“An ordinary musician can sing along with a patient with aphasia, but he won’t know why she can sing, say, only the first and last words of “By the Light of the Silvery Moon,” explains Dr. Tomaino. “A music therapist [MT] will alter the music, perhaps exaggerating the range of the note where a patient gets stuck, and then have the patient repeat the phrase over and over until the repetition disinhibits the block in her brain. Then the MT will prepare a treatment program and monitor the patient’s progress.
“Parkinson’s patients have trouble initiating steps, cadence, and balance,” she continues. “People assume that if they play rhythmic music, a patient will follow it. But Parkinson’s patients don’t perceive the beat the way others do. MTs are trained to manipulate the beat until they see that the patient can feel it. And to help Parkinson’s patients with their speech, MTs will initiate vocalization: Since a patients’ vocal folds atrophy, one way to keep them soft is humming.”
Dr. Tomaino’s institute has CDs of “amazing” music that patients have created—therapists at IMNF urge patients to compose music and lyrics to help them deal with post-injury depression. “Music can be used in an in-depth, therapeutic way,” Dr. Tomaino notes. “It helps the body break through some of the inhibitions that result from traumatic injury. Many times patients can’t articulate what they are going through. Composing helps them do that.” She cites a young man who had lost both of his arms as a result of gang violence. After months and months of therapy, he composed a song that declared, “Life isn’t what you expect, but it’s a brand-new day.”
Today, advances in brain imaging enable researchers to chart the pathways that music follows in the brain. In her new book on the power of music, Elena Mannes, granddaughter of the founders of New York City’s Mannes College of Music, calls this research “the new science of song” (see “Breakthrough Moments in Music Research” below).
And research—the randomized, controlled trials that are the gold standard of scientific study—has begun to validate what we laymen “know” and what clinicians like Dr. Tomaino have long observed: Music therapy can improve the medical outcome of patients with many different afflictions. The field is young: Many of these trials involve only small numbers of patients, and authors of the studies stress the need for further research. Still, using rigorous research methods, these small trials have shown that music therapy can, among its other benefits, lower blood pressure preoperatively and relieve depression. It may help children with autistic spectrum disorder improve their communicative skills, and help people with schizophrenia improve their global state. On music therapy’s effectiveness in pain relief, a 2006 review of 51 studies concluded, “Listening to music reduces pain intensity levels and [morphine and other opioids], but the magnitude of these benefits is small and, therefore, its clinical importance unclear.”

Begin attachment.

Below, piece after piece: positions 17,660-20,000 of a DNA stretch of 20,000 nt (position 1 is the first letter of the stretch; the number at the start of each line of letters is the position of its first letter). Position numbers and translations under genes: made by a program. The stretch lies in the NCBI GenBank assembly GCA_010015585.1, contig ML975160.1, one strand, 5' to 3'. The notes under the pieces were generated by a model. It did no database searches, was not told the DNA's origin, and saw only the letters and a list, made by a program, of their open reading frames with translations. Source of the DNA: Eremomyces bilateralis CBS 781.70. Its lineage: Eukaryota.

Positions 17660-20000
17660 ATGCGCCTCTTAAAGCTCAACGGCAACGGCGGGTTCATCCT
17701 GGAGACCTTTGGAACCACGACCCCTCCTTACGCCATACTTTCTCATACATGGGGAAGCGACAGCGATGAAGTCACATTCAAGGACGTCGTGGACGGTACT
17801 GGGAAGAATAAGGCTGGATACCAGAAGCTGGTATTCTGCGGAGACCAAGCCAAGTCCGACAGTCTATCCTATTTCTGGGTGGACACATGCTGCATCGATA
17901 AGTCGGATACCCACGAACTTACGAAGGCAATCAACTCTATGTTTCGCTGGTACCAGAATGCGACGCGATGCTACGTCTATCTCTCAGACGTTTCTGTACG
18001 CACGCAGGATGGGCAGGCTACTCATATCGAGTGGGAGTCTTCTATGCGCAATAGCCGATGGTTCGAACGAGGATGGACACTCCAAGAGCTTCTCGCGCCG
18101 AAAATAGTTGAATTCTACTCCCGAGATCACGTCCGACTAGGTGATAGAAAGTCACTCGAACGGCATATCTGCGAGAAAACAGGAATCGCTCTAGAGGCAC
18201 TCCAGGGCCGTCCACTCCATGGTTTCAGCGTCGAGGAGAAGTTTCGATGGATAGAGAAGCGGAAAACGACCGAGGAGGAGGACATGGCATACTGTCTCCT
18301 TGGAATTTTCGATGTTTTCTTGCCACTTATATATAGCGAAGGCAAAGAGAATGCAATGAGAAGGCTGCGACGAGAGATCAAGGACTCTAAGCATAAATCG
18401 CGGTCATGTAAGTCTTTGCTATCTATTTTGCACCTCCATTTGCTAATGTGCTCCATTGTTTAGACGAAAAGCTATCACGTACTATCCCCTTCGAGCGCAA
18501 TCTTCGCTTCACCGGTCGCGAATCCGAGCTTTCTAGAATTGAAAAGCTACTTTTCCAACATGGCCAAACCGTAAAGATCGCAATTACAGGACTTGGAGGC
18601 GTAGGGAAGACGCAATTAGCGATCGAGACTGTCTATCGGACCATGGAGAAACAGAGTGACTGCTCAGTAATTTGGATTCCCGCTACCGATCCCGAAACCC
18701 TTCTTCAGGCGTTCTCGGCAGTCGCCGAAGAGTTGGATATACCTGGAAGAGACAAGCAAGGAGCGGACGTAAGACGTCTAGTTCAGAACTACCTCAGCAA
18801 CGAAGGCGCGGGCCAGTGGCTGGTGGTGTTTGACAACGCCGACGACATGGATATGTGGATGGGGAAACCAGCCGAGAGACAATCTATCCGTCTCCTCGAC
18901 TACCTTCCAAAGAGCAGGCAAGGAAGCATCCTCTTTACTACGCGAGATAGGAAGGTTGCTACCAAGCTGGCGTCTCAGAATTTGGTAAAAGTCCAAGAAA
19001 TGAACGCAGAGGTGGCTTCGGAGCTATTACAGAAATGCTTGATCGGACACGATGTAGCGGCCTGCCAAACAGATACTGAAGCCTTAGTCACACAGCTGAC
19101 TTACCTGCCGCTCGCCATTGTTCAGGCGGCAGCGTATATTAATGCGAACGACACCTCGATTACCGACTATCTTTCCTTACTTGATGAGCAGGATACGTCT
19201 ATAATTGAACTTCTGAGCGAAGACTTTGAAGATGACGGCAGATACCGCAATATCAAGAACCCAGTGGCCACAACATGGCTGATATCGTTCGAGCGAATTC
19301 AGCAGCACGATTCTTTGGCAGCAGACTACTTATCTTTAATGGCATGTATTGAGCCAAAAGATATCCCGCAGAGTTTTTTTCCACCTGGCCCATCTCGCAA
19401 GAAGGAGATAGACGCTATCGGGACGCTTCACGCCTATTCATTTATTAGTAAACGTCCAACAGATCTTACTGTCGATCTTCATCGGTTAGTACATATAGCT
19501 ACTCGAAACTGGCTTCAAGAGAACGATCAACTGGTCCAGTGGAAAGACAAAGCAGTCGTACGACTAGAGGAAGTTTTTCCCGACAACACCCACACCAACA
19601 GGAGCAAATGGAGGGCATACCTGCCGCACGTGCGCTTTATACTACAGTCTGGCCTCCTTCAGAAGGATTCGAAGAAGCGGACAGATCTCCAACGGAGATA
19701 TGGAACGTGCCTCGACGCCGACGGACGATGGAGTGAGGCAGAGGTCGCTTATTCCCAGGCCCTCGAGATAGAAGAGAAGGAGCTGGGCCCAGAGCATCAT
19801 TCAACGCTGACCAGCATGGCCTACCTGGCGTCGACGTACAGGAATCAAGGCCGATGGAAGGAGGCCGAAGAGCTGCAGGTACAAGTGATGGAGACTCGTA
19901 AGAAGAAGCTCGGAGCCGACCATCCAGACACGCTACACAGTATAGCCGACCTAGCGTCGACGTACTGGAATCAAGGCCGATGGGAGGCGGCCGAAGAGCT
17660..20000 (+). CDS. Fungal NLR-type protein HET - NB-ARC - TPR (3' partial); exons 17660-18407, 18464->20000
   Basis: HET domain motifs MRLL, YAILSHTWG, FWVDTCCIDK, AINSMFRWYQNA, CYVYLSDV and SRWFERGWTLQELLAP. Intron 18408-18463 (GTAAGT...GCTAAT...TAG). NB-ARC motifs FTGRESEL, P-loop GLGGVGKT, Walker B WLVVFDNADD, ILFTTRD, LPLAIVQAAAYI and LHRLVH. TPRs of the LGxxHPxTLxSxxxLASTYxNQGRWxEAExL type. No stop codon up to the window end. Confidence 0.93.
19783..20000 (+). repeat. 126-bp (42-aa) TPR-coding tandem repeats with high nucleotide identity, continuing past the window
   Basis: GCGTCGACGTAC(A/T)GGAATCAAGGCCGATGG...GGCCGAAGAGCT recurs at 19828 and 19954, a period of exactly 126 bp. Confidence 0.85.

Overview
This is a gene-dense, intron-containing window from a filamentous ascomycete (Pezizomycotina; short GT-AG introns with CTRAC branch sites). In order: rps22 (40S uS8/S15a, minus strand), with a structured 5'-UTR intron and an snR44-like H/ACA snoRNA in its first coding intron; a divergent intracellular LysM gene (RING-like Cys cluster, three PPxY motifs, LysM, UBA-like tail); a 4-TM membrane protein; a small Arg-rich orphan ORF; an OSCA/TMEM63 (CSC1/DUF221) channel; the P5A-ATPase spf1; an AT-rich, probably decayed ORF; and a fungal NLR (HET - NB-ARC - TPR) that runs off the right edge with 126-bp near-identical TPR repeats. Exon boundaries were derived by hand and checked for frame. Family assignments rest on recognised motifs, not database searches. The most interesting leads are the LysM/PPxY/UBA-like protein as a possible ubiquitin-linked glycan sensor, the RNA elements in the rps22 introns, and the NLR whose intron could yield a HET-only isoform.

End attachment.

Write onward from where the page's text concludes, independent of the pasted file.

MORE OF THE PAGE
Music and Dementia
“Most people are just awed by the power of music to awaken a person with Alzheimer’s disease,” says music therapist Al Bumanis, a spokesman for the American Music Therapy Association in Silver Spring, Maryland. Many dementia patients who can no longer speak or recognize faces show a heartening—and startling—response to “their kind of music.” They sing along with the melody. Or, if they don’t sing, they mouth the words. “The reawakening of the connection between patient and caregiver when they’re singing together can be very moving,” Bumanis says.
“It is well established that music is a very important tool in reaching people with dementia—even in the advanced stage,” points out Jed Levine, director of programs for the New York City chapter of the Alzheimer’s Association. “There is evidence that the ability to hear and the ‘center for music’ remain active. At all stages of the disease, music can provide stimulation as well as solace and comfort.”
To break through to someone locked in dementia, Levine points out, a friend or caregiver must choose melodies that have particular significance for that person. The music that resonates most strongly for most of us, notes Dr. Tomaino, is the music we heard as teenagers—although “classical-music fanatics” respond most fervently to a particular opera or the work of a particular composer.
A 2001 study at McGill University clarified just how exquisitely particular musical taste can be. Ten classical musicians claimed that their favorite piece of music sent chills down their spine. This is quite likely, since music—like sex, cocaine, and other abused drugs, and food—triggers the area of the brain that releases dopamine, a neurotransmitter associated with feelings of pleasure and reward. The McGill researchers were intrigued: Would musicians get spine-shivers from other people’s favorite classical pieces? Would these “control” pieces trigger the pleasurable responses signified by changes in cerebral blood flow with the same intensity of emotion and arousal? Would they, too, spark what neuroscientist Daniel Levitin calls “goosebumps on the brain”
The answer was “no.” The participants found spine-tingling pleasure only in their favorite pieces. The moral: If musical taste is this selective, then it’s clear that a melody will stir or comfort or stimulate a patient with dementia—indeed, any patient—BUT only if it’s his kind of music.
Harnessing Music’s Restorative Power